Shapira also is the founder and head of the military medicine department at the Hebrew University and Israeli Defense Forces Medical Corps, and a senior research fellow at the International Institute for Counter-Terrorism at Reichman University in Israel.

    He has published more than 110 peer-reviewed scientific articles and is the editor of three academic journals.

    As director of Israel’s Institute for Biological Research, Shapira initially was the “driving force behind the efforts to develop an Israeli COVID-19 vaccine” until he “unexpectedly” stepped down in May 2021, The Times of Israel reported.

    According to Kanekoa, Shapira started his Twitter account in January 2022 and has grown increasingly vocal in his criticism of mRNA vaccines since he first denounced the Israeli Genesis Award for giving the award to Pfizer CEO Albert Bourla.

  30. Alex says: (excerpts)

    “On one hand, fears of an imminent recession are sending oil prices tumbling, with WTI tumbling below $90 for the first time since the start of the war in Ukraine.

    On the other hand, the chaos in the physical market – the one that actually matters to commodities which trade not based on some future point – is getting worse by the day, and today Saudi Arabia once again raised oil prices for buyers in Asia into record territory.

    The financial oil market is dislocating dramatically from an extremely tight spot physical market. The physical market is pricing in scarcity, while the financial market is pricing in recession.

    And while Brent is on course for a substantial weekly decline, the global benchmark’s prompt spread – that’s the difference between its two nearest contracts – remains firmly backwardated, a bullish pattern.”

  31. Jim Malpuss says:

    It is true that previous civilisations have collapsed from local impacts, but none have been as global and interlinked as this one. The likely scale of devastation is unimaginable. People are worried about the impact of climate change but I’m not aware of any thought being given to how long fossil fuels will last and what will happen when supplies start to fail. It seems to me that the impact will be far more rapid than the impact of the deteriorating climate.

    • You say, “People are worried about the impact of climate change but I’m not aware of any thought being given to how long fossil fuels.”

      I think that this bias has strongly been encouraged by lots of different groups, simultaneously. These include:

      1. Politicians who want to get re-elected
      2. Department heads of universities, who depend upon funding from governmental groups, pushing their agendas.
      3. Textbook publishers, who want to sell lots of books that paint a fairly rosy picture of the future, and job prospects for young people who use their textbooks.
      4. Manufacturers of automobiles, who want to assure people that their products will have a long use.
      5. Naive climate modelers, who use models that assume that fossil fuels that we can extract are incredibly abundant. They also assume that humans are in charge of the growth rate of the economy, rather than a self-organizing system powered by energy.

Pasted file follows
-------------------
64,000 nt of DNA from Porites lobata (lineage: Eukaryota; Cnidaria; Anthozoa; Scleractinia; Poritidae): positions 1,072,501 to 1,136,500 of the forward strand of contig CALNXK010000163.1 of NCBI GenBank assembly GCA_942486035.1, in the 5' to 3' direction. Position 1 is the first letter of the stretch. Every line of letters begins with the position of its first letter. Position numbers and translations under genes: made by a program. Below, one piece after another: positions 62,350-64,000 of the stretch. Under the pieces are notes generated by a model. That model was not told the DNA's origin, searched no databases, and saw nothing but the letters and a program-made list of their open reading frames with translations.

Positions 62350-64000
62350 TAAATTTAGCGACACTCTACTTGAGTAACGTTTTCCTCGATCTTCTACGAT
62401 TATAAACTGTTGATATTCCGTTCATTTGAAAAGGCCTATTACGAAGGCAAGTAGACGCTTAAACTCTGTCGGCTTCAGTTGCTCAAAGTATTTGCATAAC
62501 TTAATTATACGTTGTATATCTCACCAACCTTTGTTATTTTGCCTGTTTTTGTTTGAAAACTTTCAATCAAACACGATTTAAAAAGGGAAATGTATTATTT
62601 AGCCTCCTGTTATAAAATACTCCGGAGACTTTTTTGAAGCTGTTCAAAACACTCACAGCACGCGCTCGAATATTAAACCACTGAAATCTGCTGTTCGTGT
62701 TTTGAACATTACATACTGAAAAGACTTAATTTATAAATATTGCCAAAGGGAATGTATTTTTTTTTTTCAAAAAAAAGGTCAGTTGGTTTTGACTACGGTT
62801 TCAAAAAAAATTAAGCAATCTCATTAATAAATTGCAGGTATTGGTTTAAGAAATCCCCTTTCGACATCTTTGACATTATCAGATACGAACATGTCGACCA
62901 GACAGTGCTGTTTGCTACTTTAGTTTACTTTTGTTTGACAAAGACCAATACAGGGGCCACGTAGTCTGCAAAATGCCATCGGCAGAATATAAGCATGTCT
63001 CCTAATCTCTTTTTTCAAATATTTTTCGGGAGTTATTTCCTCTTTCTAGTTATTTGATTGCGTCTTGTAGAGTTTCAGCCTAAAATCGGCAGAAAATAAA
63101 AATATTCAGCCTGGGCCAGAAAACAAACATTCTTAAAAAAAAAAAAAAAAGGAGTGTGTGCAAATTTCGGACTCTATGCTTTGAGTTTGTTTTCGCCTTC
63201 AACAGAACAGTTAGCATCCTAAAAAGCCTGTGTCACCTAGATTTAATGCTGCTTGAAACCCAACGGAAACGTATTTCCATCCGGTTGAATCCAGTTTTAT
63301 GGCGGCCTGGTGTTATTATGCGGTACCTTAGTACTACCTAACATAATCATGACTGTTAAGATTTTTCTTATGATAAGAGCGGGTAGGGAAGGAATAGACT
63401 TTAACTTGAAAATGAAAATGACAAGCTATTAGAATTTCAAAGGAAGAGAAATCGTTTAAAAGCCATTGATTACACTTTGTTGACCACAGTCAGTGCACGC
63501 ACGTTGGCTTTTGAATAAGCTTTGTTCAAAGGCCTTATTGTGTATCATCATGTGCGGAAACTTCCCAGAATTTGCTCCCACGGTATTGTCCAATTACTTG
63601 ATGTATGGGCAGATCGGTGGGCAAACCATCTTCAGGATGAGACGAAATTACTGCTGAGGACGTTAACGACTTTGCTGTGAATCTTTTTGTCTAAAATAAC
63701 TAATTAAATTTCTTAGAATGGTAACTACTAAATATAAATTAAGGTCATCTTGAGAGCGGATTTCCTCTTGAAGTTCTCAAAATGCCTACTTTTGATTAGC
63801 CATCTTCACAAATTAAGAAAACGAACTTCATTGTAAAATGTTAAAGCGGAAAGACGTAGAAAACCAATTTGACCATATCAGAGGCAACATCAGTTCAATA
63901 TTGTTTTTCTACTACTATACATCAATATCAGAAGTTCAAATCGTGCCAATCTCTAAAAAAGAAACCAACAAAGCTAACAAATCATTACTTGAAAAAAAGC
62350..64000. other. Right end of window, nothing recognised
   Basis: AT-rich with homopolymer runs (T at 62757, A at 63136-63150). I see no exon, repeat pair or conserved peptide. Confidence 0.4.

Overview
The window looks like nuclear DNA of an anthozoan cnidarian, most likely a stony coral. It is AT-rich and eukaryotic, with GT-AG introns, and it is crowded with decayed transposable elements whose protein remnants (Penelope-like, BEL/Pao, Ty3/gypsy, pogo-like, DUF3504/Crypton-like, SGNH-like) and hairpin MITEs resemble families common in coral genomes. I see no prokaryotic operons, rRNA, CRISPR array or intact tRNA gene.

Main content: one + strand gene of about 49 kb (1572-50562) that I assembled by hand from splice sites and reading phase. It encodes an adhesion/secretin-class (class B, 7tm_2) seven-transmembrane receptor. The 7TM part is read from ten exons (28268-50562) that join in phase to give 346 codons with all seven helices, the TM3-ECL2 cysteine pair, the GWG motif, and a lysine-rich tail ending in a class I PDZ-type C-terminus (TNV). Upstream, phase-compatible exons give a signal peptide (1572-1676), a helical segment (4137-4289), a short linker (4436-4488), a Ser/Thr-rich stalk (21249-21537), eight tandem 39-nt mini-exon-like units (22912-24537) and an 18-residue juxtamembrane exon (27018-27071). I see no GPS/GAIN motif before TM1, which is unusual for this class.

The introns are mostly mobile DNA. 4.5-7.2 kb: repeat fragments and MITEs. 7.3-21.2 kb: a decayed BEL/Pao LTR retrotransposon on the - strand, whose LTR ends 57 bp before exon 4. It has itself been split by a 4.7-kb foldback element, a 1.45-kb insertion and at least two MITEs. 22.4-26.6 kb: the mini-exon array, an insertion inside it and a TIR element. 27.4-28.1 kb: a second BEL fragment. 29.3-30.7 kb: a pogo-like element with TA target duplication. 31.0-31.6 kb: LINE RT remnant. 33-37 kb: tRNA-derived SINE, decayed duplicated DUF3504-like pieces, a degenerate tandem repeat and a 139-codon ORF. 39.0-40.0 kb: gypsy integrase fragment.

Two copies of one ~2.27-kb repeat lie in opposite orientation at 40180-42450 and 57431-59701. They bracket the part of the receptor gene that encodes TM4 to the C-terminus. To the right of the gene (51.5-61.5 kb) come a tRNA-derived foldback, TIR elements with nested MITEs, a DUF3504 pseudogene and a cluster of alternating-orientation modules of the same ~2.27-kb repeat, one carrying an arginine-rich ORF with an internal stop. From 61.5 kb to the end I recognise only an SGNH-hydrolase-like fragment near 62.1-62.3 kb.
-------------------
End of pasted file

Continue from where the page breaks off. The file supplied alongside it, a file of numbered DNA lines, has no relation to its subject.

6. A need to justify the building of long-term infrastructure and other major investments, such as ports and LNG ships. If climate truly is quite variable, and there is we can do nothing about it, many assumptions about the long-term usefulness of these investments makes no sense.

    • NomadicBeer says:

      Thank you for engaging in a debate, instead of ad hominem or putdowns.

      If we look at history we see the trajectory of collapse is similar for small city states (40K people) and giant empires (100 millions or so). So we can hypothesize that collapse is a fractal process that should scale similarly to billions. This is JM Greer’s idea.

      I personally am not fully convinced. We can find counterexamples if we look at collapse on isolated places (Easter Island, Greenland’ Norse colony), where the population drops to (almost) zero.

      So it is possible that, this being a global civilization and Earth being a closed system, the collapse will be even worse than previous ones. Who knows?

      • collapse, in human terms is usually linked to depletion of available sources of surplus energy

        in previous times, ‘surplus energy’ meant only that which could extracted from the land itself.

        if your energy surplus went into depletion

        a —your country collapsed

        or b —an adjacent country was invaded and looted.

        there was always ‘somewhere else’. The Roman empire morphed into several european empires, which in turn, morphed again into world empires.

        this time though, things are different, the global ‘economy’ is now a single entity. When it collapses there will be no adjacent planet to invade and loot.

        As with most major imminent catastrophes, the majority are in denial (hence MAGA and Brexit)

        the brutal reality is that just like the old empires, the world has run out of the necessary resources to sustain itself

        • MM says: